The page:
In This Article
One of the greatest accomplishments of my life is being a father. At times it feels as if it’s a constant, never-ending, thankless job. The amount of work that goes into raising children is a massive, total, unremitting commitment. But the rewards are simply priceless.
Every now and then, a free moment affords me the opportunity to reflect on the past. Certain memories are unforgettable. Some thoughts bring with them smiles, like the birth of a child; some can instantly invoke tears — nearly a year and a half later, it’s still difficult for me to even write, “like the death of a brother”.
While the very same experience can bring with them tears of both fear and joy, simultaneously; for I can assure you that even the strongest of individuals will find themselves shedding tears as your 18 month old child is wheeled into surgery, screaming for you to not let them take her, while the news of that surgery ending in success bring tears of joy and relief as you’re reunited with your child a mere few hours later.
The fluctuation of emotions that a parent endures is larger than the ups and downs of the greatest of the rollercoasters that we described last month. The most fascinating aspect about becoming a parent is that the expectation of what parenthood will be like is so different than the reality of parenthood. What you visibly observe, and experience is so much different than the emotional experience that you expected when you boarded the ride. Parenthood is NOT as advertised, and the child does not arrive with a User’s Guide!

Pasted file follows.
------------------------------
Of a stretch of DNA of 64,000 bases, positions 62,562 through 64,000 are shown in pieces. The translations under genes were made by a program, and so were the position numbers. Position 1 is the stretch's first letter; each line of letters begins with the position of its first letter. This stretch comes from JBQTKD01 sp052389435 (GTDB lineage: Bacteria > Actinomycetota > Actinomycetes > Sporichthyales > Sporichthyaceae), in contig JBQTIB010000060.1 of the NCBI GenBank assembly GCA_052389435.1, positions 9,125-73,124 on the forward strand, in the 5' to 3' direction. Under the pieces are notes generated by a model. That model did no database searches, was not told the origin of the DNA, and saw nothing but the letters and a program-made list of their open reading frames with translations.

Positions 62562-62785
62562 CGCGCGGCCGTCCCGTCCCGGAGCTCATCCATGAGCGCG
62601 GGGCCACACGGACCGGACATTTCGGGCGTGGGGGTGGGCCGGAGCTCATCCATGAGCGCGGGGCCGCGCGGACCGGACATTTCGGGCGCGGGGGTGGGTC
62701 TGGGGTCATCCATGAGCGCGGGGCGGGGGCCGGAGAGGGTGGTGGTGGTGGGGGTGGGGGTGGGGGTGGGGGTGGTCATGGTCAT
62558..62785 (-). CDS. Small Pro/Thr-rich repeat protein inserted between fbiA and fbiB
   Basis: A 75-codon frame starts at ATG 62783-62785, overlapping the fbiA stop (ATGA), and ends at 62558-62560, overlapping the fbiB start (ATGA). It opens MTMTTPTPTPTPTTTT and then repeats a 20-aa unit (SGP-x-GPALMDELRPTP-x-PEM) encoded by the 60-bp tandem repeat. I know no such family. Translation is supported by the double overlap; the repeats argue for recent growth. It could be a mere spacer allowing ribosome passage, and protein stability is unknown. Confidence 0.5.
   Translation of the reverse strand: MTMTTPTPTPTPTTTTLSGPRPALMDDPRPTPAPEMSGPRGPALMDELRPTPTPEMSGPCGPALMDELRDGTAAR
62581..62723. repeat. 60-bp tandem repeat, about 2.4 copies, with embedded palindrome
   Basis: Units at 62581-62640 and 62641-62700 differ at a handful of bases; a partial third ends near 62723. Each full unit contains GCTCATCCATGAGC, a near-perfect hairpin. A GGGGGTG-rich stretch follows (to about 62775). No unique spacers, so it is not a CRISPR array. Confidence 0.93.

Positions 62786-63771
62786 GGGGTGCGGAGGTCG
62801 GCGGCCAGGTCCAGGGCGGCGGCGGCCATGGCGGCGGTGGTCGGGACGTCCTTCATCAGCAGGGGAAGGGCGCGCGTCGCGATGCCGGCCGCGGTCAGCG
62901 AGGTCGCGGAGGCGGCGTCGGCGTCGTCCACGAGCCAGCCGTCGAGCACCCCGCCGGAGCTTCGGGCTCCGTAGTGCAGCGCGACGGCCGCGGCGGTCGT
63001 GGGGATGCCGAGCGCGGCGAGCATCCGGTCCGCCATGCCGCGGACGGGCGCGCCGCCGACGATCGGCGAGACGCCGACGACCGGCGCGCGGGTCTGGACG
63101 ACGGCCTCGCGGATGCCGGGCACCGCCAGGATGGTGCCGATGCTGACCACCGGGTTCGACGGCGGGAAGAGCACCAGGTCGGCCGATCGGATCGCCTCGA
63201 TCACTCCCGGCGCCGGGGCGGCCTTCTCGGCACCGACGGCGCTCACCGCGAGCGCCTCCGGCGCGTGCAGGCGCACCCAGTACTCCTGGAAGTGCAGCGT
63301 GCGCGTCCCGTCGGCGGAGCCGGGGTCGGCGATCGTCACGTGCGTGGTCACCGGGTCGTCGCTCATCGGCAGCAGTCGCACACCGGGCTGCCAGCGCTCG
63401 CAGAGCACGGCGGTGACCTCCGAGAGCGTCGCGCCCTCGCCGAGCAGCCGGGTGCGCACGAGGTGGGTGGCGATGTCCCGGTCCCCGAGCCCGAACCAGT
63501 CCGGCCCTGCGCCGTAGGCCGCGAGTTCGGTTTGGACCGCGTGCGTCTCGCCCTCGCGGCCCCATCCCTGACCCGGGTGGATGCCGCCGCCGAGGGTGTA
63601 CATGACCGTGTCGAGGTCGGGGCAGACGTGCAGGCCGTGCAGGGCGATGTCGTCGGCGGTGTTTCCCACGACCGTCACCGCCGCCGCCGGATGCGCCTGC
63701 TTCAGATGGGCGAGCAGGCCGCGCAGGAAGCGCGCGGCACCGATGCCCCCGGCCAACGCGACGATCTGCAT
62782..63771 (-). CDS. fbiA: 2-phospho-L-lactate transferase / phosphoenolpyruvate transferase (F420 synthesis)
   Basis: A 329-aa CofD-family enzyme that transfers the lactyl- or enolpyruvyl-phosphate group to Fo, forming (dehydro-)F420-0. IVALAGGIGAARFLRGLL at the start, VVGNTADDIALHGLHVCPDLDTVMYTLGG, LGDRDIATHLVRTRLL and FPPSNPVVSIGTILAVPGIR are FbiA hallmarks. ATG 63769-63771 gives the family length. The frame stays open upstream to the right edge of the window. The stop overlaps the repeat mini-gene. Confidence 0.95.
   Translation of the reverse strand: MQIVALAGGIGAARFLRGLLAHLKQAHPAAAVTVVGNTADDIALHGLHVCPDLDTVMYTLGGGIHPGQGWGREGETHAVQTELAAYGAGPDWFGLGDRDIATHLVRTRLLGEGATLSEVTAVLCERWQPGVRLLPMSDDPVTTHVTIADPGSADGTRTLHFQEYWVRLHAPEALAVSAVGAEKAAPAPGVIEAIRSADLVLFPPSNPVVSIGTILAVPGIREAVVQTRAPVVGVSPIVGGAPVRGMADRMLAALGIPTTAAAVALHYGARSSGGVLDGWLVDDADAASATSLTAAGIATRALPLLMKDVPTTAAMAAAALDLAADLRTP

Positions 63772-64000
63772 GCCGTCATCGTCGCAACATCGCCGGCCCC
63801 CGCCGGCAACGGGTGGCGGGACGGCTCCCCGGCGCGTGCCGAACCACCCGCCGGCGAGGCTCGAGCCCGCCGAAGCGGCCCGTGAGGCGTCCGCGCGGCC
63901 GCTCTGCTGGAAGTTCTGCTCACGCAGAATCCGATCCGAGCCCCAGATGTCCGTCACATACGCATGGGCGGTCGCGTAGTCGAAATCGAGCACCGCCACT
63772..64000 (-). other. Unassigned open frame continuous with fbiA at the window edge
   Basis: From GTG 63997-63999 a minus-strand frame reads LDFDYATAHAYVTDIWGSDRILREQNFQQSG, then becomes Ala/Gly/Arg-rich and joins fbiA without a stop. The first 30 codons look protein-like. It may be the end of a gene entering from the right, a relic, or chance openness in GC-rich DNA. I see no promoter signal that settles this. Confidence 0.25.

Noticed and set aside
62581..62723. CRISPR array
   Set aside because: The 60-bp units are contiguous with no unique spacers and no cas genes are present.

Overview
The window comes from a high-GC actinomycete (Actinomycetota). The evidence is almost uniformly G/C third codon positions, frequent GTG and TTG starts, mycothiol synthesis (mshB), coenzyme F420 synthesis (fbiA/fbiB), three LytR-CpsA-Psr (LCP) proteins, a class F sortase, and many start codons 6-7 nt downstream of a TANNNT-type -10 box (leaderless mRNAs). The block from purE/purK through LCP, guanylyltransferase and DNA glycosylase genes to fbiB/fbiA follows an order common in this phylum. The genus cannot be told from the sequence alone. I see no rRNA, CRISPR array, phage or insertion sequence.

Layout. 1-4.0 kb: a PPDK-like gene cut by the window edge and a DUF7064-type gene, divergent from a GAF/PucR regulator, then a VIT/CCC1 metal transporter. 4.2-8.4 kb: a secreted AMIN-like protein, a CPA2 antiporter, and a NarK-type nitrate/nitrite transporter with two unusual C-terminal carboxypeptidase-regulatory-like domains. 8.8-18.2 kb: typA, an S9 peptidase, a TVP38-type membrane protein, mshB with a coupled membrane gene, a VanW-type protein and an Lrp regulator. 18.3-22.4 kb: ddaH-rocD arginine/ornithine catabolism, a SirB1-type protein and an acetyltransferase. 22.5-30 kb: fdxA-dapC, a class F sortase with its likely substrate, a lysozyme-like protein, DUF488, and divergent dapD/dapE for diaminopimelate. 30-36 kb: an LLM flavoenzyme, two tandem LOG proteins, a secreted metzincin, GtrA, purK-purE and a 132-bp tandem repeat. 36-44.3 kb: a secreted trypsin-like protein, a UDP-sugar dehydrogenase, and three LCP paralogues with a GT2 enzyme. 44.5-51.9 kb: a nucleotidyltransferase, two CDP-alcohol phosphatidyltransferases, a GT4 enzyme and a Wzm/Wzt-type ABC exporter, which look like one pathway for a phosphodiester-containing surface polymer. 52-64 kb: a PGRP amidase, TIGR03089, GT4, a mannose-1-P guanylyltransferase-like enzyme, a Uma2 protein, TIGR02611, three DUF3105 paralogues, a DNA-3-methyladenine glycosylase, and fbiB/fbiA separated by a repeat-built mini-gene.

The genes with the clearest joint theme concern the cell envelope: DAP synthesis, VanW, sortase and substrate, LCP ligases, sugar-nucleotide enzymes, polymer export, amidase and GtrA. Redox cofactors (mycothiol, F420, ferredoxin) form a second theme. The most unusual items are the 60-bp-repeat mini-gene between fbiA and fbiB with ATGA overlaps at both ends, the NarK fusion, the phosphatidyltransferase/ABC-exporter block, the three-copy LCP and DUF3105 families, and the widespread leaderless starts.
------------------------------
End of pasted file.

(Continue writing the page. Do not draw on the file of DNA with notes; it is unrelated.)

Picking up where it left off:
Our girls (now 7 & 9) are active, curious, adventurous, fearless … I can’t think of a time when they haven’t raced outside to check out a new type of animal or insect in the yard; there was not a frog, toad, snake, or bug they wouldn’t try to pick up, until … Dasymutilla Occidentalis !!!
One day while exploring our driveway with her Mimi, my oldest daughter, Emi, came upon what appeared to be a very cool looking furry red ant. Mimi picked it up and placed it in a cup for the two to further explore. It didn’t take longer than a google search to find this:
“Velvety hairs in bright red and black are clear visual warnings on the Cow Killer that should give one pause before touching. The Eastern Velvet Ant – also known as the Cow Killer – is not an ant at all, though the female looks and walks like one. The Cow Killer is actually a type of wasp, and the wingless female has a ferocious sting that is rumored to be strong enough to kill cattle. For humans, the sting is extremely painful, and this insect should not be handled.” ~ insectidentification.org
26 years …
I’ve been in this industry for nearly 26 years and the deeper I get, the more Cow Killers I encounter …
Cow Killer could be a metaphor for so many parts of Wall Street that can be catastrophically destructive to your financial health/wealth. Which begs a few questions:
- Do you know what they look like?! How to identify them?